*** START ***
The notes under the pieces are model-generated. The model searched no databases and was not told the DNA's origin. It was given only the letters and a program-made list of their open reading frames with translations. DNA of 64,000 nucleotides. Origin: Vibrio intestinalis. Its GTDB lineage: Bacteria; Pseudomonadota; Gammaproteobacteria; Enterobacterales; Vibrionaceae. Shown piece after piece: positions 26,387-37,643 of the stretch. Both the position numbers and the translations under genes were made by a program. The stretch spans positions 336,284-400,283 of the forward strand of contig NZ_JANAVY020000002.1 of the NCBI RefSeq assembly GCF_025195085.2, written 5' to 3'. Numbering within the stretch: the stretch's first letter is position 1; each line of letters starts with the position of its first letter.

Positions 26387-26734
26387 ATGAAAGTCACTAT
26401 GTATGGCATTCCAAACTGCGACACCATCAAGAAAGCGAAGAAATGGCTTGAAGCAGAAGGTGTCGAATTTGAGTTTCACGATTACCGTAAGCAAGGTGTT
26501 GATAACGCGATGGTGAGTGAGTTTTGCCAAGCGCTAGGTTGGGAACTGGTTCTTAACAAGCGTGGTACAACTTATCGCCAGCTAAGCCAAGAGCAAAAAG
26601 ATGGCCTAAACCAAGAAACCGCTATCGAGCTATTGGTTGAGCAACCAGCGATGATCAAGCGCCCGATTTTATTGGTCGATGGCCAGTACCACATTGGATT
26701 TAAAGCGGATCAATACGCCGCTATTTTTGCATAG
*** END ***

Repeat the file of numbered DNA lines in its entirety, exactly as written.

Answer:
The notes under the pieces are model-generated. The model searched no databases and was not told the DNA's origin. It was given only the letters and a program-made list of their open reading frames with translations. DNA of 64,000 nucleotides. Origin: Vibrio intestinalis. Its GTDB lineage: Bacteria; Pseudomonadota; Gammaproteobacteria; Enterobacterales; Vibrionaceae. Shown piece after piece: positions 26,387-37,643 of the stretch. Both the position numbers and the translations under genes were made by a program. The stretch spans positions 336,284-400,283 of the forward strand of contig NZ_JANAVY020000002.1 of the NCBI RefSeq assembly GCF_025195085.2, written 5' to 3'. Numbering within the stretch: the stretch's first letter is position 1; each line of letters starts with the position of its first letter.

Positions 26387-26734
26387 ATGAAAGTCACTAT
26401 GTATGGCATTCCAAACTGCGACACCATCAAGAAAGCGAAGAAATGGCTTGAAGCAGAAGGTGTCGAATTTGAGTTTCACGATTACCGTAAGCAAGGTGTT
26501 GATAACGCGATGGTGAGTGAGTTTTGCCAAGCGCTAGGTTGGGAACTGGTTCTTAACAAGCGTGGTACAACTTATCGCCAGCTAAGCCAAGAGCAAAAAG
26601 ATGGCCTAAACCAAGAAACCGCTATCGAGCTATTGGTTGAGCAACCAGCGATGATCAAGCGCCCGATTTTATTGGTCGATGGCCAGTACCACATTGGATT
26701 TAAAGCGGATCAATACGCCGCTATTTTTGCATAG